HOME  |  NEWS  |  BLOGS  |  MESSAGES  |  FEATURES  |  VIDEOS  |  WEBINARS  |  INDUSTRIES  |  FOCUS ON FUNDAMENTALS
  |  REGISTER  |  LOGIN  |  HELP
Blogs
Engineering Materials

Tiny Robots Fly in Swarms

NO RATINGS
< Previous Page 2 / 2
View Comments: Newest First|Oldest First|Threaded View
Page 1/3  >  >>
Ann R. Thryft
User Rank
Blogger
Re: Crichton did it already...
Ann R. Thryft   5/14/2012 1:05:25 PM
NO RATINGS
Jack, most of the swarming and flying robots, along with a lot of other robot research, seem to be funded by the military, usually DARPA. The one I mentioned also appears to be aimed at military applications.

Jack Rupert, PE
User Rank
Platinum
Re: Crichton did it already...
Jack Rupert, PE   5/12/2012 7:08:28 PM
NO RATINGS
I look forward to reading about it Ann.  I imagine that that design is primarily for military and/or law enforcement applications?

Ann R. Thryft
User Rank
Blogger
Re: robotic shriners
Ann R. Thryft   5/11/2012 12:49:42 PM
NO RATINGS
Warren, I hear you. The huge advances in semiconductor shrinks and system-on-chip have made processors and memory capable of such feats, as well as big reductions in sensor size and rise in abilities because of MEMS technology.

Ann R. Thryft
User Rank
Blogger
Re: Crichton did it already...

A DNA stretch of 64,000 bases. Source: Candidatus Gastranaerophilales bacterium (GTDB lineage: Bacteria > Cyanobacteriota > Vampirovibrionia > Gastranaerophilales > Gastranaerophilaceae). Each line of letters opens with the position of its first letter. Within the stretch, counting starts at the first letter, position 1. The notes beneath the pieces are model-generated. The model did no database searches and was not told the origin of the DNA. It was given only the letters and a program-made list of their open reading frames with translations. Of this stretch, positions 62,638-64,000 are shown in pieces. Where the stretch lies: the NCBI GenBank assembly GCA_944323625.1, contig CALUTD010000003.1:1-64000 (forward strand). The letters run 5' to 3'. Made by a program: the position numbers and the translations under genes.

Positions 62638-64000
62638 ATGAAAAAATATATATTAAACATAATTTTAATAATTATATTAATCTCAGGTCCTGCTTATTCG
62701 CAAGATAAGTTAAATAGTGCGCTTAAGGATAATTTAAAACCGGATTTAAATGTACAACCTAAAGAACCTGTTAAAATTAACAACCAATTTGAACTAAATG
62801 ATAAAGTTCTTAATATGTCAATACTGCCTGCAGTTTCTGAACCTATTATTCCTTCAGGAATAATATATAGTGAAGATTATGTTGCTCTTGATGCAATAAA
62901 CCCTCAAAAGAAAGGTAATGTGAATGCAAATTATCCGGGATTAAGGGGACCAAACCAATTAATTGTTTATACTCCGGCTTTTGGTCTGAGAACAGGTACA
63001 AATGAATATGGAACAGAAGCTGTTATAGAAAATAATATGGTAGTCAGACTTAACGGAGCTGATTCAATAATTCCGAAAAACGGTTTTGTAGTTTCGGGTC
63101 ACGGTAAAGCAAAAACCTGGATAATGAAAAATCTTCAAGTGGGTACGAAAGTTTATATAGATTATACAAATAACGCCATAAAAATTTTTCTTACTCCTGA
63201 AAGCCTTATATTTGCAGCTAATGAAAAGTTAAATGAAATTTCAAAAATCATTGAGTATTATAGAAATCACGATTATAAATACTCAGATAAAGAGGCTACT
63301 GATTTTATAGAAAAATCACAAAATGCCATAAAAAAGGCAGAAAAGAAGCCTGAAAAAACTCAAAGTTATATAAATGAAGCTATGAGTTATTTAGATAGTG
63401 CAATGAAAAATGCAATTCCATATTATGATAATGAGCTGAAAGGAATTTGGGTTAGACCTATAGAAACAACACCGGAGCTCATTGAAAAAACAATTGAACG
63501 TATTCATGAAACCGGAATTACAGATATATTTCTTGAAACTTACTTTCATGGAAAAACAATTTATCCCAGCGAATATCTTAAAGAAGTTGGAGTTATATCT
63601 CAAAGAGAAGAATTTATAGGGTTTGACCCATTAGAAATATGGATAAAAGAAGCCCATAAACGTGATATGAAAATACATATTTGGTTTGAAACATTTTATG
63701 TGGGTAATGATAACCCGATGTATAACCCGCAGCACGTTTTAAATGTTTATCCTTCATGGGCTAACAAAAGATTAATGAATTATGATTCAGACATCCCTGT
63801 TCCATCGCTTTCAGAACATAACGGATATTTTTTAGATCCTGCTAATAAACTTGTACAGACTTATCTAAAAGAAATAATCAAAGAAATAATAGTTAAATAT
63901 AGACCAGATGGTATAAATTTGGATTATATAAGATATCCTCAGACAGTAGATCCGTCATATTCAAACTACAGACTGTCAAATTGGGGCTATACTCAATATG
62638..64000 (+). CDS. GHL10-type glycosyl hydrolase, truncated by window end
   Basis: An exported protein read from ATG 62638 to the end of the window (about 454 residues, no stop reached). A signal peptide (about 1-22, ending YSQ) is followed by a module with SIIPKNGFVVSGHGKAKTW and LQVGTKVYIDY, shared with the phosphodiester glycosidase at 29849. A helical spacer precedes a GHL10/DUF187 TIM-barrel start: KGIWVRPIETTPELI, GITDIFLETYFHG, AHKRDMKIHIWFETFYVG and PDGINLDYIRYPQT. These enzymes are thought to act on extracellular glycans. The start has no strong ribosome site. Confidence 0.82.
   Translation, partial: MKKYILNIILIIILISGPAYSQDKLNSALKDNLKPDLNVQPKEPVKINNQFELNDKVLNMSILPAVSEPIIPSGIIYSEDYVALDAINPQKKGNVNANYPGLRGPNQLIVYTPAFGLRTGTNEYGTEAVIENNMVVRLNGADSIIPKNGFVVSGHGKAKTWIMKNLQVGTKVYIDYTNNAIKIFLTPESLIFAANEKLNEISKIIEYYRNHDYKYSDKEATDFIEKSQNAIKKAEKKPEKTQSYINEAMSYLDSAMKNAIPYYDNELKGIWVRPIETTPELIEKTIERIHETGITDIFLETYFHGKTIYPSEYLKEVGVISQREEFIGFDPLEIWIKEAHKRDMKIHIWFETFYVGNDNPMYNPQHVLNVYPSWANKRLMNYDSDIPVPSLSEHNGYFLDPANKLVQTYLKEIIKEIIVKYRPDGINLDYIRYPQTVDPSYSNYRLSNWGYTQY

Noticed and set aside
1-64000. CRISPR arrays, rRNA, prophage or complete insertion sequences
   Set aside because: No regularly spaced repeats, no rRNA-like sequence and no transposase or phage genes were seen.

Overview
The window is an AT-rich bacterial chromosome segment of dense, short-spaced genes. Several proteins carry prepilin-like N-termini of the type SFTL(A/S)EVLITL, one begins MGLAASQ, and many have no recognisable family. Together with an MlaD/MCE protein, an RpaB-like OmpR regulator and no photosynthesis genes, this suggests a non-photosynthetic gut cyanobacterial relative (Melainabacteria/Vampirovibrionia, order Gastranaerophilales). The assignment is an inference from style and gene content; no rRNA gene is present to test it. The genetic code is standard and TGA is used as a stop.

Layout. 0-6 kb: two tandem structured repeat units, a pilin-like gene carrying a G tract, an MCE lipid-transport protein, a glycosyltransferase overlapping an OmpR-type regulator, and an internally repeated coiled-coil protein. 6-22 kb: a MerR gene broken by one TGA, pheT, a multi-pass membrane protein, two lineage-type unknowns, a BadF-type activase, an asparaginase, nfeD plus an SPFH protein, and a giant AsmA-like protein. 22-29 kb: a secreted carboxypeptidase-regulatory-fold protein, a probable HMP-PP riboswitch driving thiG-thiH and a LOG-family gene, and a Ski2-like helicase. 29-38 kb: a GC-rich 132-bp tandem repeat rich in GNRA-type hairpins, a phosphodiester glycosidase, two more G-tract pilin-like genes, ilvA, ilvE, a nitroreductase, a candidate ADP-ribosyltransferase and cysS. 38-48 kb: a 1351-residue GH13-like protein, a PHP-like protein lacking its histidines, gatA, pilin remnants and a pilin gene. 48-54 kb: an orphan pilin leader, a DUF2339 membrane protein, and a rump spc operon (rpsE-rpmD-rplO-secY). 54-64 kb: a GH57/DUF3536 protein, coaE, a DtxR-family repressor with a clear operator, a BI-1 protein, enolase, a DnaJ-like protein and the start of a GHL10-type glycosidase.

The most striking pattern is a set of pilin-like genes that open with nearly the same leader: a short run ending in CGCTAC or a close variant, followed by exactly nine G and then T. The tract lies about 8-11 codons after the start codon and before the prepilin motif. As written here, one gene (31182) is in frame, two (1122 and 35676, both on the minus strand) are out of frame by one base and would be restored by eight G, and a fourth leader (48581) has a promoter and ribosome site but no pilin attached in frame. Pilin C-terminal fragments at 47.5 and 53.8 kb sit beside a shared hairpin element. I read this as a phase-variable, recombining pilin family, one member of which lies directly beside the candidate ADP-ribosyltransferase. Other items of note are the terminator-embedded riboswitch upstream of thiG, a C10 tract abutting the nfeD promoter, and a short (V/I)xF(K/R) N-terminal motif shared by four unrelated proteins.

Ann R. Thryft   5/11/2012 12:48:36 PM
NO RATINGS
Jack, wait 'til you see the much smaller flying bug in an upcoming robot slideshow: it's about the size of a quarter. I think that one will fit under the door. Not only that, but these are self-assembling: shades of Crichton!

warren@fourward.com
User Rank
Platinum
Re: robotic shriners
warren@fourward.com   5/10/2012 2:02:16 PM
NO RATINGS
It's funny how we used to think about how much memory it would take for such a task and know it was totally unrealistic.  Now, it is reality.  We have the memory and processing power.  Now we just have to work out the "bugs."

warren@fourward.com
User Rank
Platinum
Re: Crichton did it already...
warren@fourward.com   5/10/2012 1:58:46 PM
NO RATINGS
You do know that was just a movie and not real?  :-)

Charles Murray
User Rank
Blogger
Re: Crichton did it already...
Charles Murray   3/16/2012 7:29:48 PM
NO RATINGS
Jack: Didn't the robots do something similar in iRobot? I seem to remember a scene where "robotic spiders" snuck under a door to look for a criminal suspect.

Jack Rupert, PE
User Rank
Platinum
Re: Crichton did it already...
Jack Rupert, PE   3/11/2012 2:55:15 PM
NO RATINGS
Oldtimer8080 - I was thinking the same thing when I started reading the article.  Happily, these robots aren't small enough to sneak under doors...YET!

Ann R. Thryft
User Rank
Blogger
Re: robotic shriners
Ann R. Thryft   3/8/2012 4:07:55 PM
NO RATINGS

The robots use some kind of continuously adjusted mapping functions to locate themselves in space and explore unknown environments, as Kumar states in the TED talk video:

http://www.ted.com/talks/vijay_kumar_robots_that_fly_and_cooperate.html I don't know if that technology is based on SLAM (Simultaneous Localization and Mapping), but I wouldn't be surprised. It's pretty popular for this type of application.